Hollow tree on the Trail of the Cedars
On the way back, we got off at Lake McDonald and did a little shopping. And almost missed the last shuttle of the day. In fact, we got so caught up in souvenir shopping that we did miss the last shuttle of the day. After waiting and waiting and waiting at the shuttle stop, it finally occurred to us to look at the schedule, which was conveniently posted right in front of our faces. So my mom went into the shop to admit our situation, somebody made a phone call, and pretty soon a shuttle bus for stragglers came by to pick us up. The kids really thought we were stranded though, and that it was only a matter of time before the bears got us. I would have welcomed a break from driving (even perhaps, sleeping on a park bench), since I knew I had to get in some miles once we finally left the park.

When we did leave, most of us had terrible headaches. We figured it must have been from spending the day in the high altitude - over 6000 feet at times. I'm not really sure if we could have done anything to prevent that, or if it was inevitable.

My final thoughts on Glacier:

  • One day is not enough, but if that's all you've got, get there early and plan on spending the whole day.
  • Seriously consider whether you think you're capable of driving the entire length of Going-to-the-Sun Road. Those little stone guard rails, maybe two feet high at the most, did little to make me feel secure as we were winding along narrow and steep mountain roads at altitudes of 6000 feet and beyond. But the experienced shuttle drivers did make me feel safe!
  • The shuttles are wonderful! Take full advantage of them. At times we were pretty packed in, but they were clean, comfortable, and I always felt safe in the hands of the drivers.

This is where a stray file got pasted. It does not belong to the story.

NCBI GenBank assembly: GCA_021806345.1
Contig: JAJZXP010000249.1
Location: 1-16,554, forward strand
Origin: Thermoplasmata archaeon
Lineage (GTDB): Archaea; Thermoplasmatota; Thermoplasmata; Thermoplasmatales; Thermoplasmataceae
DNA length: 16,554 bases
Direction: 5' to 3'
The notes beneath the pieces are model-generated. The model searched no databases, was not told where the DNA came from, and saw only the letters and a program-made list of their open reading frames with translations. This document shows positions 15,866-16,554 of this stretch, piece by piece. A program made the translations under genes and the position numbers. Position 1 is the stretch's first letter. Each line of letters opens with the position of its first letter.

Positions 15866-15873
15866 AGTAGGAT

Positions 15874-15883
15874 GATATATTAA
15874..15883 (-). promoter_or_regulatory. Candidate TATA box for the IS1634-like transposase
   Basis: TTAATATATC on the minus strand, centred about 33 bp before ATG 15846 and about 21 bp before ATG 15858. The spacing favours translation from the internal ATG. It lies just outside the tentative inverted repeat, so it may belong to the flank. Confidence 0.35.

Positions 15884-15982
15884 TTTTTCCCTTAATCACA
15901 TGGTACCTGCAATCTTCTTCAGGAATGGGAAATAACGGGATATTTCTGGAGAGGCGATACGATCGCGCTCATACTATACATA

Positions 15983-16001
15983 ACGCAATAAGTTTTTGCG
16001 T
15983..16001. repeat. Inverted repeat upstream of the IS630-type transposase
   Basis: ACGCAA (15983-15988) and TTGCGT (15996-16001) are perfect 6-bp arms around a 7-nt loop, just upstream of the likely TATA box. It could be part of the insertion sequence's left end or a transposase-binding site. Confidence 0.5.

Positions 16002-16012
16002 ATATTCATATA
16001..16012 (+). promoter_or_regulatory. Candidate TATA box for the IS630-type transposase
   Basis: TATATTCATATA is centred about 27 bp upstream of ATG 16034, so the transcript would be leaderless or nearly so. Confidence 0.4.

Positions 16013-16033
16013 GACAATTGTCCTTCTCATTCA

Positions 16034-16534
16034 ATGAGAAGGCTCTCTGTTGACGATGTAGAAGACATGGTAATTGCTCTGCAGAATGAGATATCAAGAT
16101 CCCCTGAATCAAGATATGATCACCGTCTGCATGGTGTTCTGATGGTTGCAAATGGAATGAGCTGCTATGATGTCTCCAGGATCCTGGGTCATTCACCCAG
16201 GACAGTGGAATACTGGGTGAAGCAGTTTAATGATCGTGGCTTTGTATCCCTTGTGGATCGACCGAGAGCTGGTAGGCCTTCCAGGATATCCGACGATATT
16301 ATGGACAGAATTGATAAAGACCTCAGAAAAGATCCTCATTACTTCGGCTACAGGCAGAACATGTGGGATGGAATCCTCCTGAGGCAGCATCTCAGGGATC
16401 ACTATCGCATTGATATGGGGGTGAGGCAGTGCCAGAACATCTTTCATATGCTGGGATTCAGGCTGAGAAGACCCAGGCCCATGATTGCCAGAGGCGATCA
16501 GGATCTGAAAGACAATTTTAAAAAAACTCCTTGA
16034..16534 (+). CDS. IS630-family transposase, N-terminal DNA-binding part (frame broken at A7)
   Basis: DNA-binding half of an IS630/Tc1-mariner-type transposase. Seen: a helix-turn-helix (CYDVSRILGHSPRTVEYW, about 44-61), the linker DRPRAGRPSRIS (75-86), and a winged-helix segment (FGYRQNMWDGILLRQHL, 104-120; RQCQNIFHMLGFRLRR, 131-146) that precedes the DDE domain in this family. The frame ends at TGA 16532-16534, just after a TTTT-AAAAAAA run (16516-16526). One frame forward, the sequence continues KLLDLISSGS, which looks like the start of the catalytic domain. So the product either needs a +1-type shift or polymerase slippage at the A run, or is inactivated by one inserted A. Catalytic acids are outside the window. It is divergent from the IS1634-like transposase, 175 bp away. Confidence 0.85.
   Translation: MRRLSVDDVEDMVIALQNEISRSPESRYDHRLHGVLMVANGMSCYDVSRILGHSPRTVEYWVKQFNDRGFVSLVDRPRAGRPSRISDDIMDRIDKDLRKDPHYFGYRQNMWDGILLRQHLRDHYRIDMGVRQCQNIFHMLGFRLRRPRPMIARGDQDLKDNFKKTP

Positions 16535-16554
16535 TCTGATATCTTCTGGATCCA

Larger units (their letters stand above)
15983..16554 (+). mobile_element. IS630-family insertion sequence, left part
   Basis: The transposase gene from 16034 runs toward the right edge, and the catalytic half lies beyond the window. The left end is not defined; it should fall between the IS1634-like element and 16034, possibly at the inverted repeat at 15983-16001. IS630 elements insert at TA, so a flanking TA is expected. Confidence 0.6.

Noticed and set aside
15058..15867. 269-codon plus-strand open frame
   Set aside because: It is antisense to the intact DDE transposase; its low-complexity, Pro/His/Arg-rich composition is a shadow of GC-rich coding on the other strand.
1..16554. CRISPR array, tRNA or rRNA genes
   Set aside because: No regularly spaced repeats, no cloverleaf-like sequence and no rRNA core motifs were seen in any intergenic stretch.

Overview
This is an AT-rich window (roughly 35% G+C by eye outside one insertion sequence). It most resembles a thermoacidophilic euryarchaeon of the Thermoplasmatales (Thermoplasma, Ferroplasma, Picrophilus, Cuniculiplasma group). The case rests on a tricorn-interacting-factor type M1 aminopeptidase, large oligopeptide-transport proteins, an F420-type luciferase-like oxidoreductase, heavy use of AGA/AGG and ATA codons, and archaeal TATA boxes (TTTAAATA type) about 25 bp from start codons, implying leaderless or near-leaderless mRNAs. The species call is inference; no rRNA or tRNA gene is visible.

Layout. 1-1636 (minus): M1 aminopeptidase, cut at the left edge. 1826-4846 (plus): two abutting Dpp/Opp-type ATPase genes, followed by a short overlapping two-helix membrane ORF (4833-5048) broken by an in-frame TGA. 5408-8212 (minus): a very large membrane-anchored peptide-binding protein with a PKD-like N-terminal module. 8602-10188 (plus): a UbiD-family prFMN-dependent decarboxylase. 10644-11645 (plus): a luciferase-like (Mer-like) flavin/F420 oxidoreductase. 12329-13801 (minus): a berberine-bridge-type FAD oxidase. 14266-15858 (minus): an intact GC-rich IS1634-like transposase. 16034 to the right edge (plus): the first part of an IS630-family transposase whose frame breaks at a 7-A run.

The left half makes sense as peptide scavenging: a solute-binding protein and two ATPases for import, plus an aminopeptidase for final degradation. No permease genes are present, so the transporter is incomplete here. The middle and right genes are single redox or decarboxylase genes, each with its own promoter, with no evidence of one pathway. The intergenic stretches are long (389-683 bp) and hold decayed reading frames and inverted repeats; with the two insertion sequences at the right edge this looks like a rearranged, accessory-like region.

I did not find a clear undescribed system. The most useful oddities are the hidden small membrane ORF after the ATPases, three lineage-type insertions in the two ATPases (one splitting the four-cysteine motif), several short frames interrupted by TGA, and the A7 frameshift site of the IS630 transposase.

• Take way more pictures than you think you should. I thought I took a ton of pictures, but I wish I had taken lots more.
  • Bring snacks and water bottles, and maybe even a picnic lunch that can be carried in a backpack. There are places to stop and eat, but not many. We had our own food and were glad that we did.
  • Pay attention to the shuttle schedules. That could prove to be helpful.
  • Wear comfortable shoes and dress in layers. This was the only day of our entire trip that we wore long pants. At times we needed our jackets, at other times we were comfortable in t-shirts.
  • Don't under estimate your kids. My kids loved Glacier. Believe it or not, kid friendly fun does not need to include costumed cast members or other scripted fun. We like that stuff too, but sometimes just being out in nature and looking for mountain goats - even if you never see any - is way more fun!
If you're wondering whether it's worth it to travel to this far flung corner of the country to visit Glacier National Park, the answer is absolutely YES! 

After a long day of about 10 hours of seeing as much of Glacier as we possibly could, we drove south of the park and got on US-2, heading east...toward home. 

At Logan Pass Visitor Center

This picture cracks me up. The faces. The poses.

Trail leading to the snow. It is much longer than it appears in this photo.

Stunning view from the trail

At which point Mattie gives up
Looking back toward the Logan Pass Visitor Center from the trail

Waiting for Bethany and Connor

This little marmot stopped by to see us while we waited.

They did it! They touched the snow! 

As visitors get closer to Logan's Pass, they have to transfer to smaller shuttles because the road is so narrow.

Taken from inside the shuttle
Cute General Store that distracted us from the shuttle bus schedule

Convinced that we're sleeping outside with the bears after missing the last shuttle bus of the day.